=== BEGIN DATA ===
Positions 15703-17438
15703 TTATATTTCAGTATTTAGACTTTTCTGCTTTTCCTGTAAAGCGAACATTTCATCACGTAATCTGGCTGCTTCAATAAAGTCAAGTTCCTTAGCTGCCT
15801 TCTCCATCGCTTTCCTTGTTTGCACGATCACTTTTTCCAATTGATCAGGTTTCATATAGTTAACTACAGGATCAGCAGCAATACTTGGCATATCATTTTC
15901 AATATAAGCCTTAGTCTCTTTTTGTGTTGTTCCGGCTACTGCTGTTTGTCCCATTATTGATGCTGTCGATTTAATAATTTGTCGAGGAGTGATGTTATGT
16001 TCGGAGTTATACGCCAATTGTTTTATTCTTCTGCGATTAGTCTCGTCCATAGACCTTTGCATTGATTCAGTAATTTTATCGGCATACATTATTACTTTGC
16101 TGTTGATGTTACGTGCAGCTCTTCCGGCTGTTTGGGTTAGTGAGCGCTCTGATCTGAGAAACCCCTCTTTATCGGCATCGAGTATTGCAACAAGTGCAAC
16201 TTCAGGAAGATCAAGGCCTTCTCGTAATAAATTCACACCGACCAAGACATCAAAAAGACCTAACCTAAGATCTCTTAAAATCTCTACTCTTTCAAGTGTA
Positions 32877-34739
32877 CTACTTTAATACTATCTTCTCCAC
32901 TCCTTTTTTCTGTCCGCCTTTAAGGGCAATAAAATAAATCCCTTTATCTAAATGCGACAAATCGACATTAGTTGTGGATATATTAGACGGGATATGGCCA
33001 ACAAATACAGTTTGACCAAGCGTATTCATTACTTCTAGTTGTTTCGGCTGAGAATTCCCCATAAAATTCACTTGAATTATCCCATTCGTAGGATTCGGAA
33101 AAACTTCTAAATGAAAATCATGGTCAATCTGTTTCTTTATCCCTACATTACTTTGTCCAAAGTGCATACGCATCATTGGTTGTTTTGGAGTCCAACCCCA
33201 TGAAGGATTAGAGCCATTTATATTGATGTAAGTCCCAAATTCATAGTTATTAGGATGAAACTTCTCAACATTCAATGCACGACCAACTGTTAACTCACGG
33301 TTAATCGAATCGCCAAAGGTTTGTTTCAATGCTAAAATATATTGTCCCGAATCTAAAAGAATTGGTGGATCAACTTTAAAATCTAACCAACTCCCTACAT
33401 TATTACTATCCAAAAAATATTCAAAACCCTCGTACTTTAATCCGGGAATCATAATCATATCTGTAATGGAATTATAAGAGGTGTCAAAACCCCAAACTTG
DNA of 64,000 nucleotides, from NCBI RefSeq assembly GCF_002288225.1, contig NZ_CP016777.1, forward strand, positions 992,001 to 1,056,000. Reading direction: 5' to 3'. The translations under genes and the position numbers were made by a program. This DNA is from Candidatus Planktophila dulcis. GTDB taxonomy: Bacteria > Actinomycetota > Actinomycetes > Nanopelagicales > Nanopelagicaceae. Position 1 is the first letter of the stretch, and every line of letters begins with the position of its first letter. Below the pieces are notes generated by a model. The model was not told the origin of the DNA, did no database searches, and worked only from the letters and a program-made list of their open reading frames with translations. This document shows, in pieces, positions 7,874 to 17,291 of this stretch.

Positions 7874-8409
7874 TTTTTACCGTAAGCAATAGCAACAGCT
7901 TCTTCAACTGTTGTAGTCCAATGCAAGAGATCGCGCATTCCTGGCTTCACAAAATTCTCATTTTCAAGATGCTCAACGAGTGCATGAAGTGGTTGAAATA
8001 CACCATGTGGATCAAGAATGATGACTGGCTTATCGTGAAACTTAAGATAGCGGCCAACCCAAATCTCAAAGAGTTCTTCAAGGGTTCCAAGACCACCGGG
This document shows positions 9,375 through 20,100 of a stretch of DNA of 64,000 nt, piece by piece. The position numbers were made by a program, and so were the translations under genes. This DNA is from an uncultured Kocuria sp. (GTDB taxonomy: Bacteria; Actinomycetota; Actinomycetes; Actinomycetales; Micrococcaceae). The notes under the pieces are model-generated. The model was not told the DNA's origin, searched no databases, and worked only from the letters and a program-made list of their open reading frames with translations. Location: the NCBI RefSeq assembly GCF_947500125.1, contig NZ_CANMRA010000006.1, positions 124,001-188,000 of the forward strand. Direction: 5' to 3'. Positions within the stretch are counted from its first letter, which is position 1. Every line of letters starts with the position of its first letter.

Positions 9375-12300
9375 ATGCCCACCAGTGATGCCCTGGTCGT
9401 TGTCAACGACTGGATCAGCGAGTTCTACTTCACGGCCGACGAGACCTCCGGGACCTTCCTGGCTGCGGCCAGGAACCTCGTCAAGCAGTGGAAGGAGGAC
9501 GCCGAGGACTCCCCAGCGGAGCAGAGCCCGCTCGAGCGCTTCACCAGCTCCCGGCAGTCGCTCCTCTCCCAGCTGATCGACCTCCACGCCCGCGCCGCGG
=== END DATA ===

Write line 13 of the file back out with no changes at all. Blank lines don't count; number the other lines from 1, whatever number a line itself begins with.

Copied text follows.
33201 TGAAGGATTAGAGCCATTTATATTGATGTAAGTCCCAAATTCATAGTTATTAGGATGAAACTTCTCAACATTCAATGCACGACCAACTGTTAACTCACGG